Cream of Beet Soup With Rosemary—and the Pots That Inspired It

Cream of beet soup with rosemary and garlic-rosemary croutons in legendary Eva Trio cookware by Danish designer Ole Palsby for Eva Solo. Photo by the author, taken with the Leica X1.

Earthy and woodsy, filling yet vegetal, cream of beet soup with rosemary is both a fresh take on Polish holiday food and warming all-purpose winter fare. Made with water instead of stock, it is easy to prepare and boasts clean flavors that marry well with a garnish of olive-oil croutons seasoned with garlic and rosemary. Other tasty possible toppings include roasted or sautéed potatoes or yams, as well as raw apples or pears, chopped and dressed lightly with cider vinegar or lemon juice and fruity olive oil.

You can download the recipe, but be warned it’s po polsku. If Polish isn’t your thing, here’s a summary: Soften a small onion or a couple of shallots in olive oil, along with the finely minced leaves of one stem of rosemary (about 1 tsp, which is plenty). Add a smashed clove of garlic, making sure nothing is browning. Now add three medium beets and one medium potato, peeled and in chunks, enough water to cover and at least a half-teaspoon of salt. Cook at a steady simmer, until the vegetables yield to a fork. Season the soup with salt, pepper and lemon juice or cider vinegar to taste. When it cools a bit, transfer to a free-standing blender or blend carefully using an immersion blender. Add water by the tablespoon to reach the desired consistency and adjust seasoning as required. When ready to eat, heat only what you need: beets lose their gorgeous color when reheated willy-nilly. Serve with swirls of cream or drizzles of olive oil, making sure to include chunky toppings of croutons, potatoes, sweet potatoes, smoked fish, chopped fruit or crumbled cheese if you’ve opted for a one-course meal.

Jewel-toned cream of beet soup with rosemary boasts clean, earthy and woodsy flavors that marry well with both aromatic croutons and the spicy sweetness of roasted yams. Porcelain plates by Hutschenreuther. Photo by the author, taken in daylight with the Leica X1.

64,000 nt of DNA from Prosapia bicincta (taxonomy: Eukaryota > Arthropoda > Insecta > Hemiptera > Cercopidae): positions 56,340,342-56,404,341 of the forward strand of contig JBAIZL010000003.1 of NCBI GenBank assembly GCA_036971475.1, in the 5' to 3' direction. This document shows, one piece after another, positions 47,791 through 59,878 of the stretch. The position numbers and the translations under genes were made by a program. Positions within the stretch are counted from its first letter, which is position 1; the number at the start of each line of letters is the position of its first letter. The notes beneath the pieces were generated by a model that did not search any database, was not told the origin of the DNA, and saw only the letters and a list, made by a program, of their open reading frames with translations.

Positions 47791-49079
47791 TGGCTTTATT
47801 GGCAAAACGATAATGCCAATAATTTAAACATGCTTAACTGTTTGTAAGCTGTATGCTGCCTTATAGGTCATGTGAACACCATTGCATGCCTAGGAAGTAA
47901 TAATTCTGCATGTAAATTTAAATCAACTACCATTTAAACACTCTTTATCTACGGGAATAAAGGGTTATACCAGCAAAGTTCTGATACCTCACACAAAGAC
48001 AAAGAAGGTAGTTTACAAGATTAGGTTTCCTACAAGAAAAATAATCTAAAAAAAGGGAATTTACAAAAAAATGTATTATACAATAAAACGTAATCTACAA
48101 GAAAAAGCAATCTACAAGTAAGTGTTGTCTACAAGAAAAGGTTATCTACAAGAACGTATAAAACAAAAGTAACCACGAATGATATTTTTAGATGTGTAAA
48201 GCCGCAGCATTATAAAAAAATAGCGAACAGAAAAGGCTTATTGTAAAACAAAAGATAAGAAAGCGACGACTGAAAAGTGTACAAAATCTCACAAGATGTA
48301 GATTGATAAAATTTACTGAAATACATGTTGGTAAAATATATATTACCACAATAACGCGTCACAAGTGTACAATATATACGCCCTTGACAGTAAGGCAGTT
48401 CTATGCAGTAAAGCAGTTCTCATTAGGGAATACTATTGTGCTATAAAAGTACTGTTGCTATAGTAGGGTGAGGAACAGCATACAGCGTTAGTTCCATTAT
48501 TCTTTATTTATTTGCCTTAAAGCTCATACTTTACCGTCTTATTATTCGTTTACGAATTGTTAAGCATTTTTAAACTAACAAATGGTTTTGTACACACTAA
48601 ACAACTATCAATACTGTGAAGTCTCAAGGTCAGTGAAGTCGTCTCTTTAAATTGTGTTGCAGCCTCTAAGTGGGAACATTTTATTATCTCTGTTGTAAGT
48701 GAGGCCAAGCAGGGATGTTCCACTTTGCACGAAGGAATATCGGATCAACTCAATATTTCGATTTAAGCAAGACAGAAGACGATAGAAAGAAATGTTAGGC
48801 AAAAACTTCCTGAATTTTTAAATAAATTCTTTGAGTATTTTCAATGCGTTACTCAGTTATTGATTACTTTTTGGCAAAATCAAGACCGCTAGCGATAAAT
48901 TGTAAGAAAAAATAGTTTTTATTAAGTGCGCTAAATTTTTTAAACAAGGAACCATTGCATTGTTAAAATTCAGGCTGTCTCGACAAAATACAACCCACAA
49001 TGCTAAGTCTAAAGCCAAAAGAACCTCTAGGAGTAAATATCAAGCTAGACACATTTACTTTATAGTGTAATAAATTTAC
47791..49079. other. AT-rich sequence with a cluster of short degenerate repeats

For those here to read about more than the food, I have a bit to explain. For instance, how I fantasized about the iconic cookware line by Ole Palsby, designed in 1979 for Danish housewares company Eva Solo, years before I ever allowed myself the indulgence. And then, once I finally had my chosen selection of pots and ingeniously flat lids, how I immediately proceeded to ruin one of the brand-new snow white soup pots with my metal-tipped immersion blender. As it turned out, the ceramic coating, although excellent in countless ways, doesn’t withstand abuse from metal utensils. After some deliberating, I decided to replace two of the White Line stockpots with sturdy stainless equivalents—which also offer faster responsiveness with an induction cooktop, as well as a rivet-free interior, which I prefer.

I am thrilled with the design and functionality of my pots, saucepans and those ingeniously flat, stackable, game-changing lids (the glass ones are turning out to be my favorite). I am, of course, more cautious than I had planned to be with the saucepan surfaces, but the extra care is well worth the advantages of a blank canvas for the food as it cooks, with true non-stick functionality and outstanding heat transfer. I have a feeling I won’t be able to resist adding to my collection of award-winning Eva Trio cookware.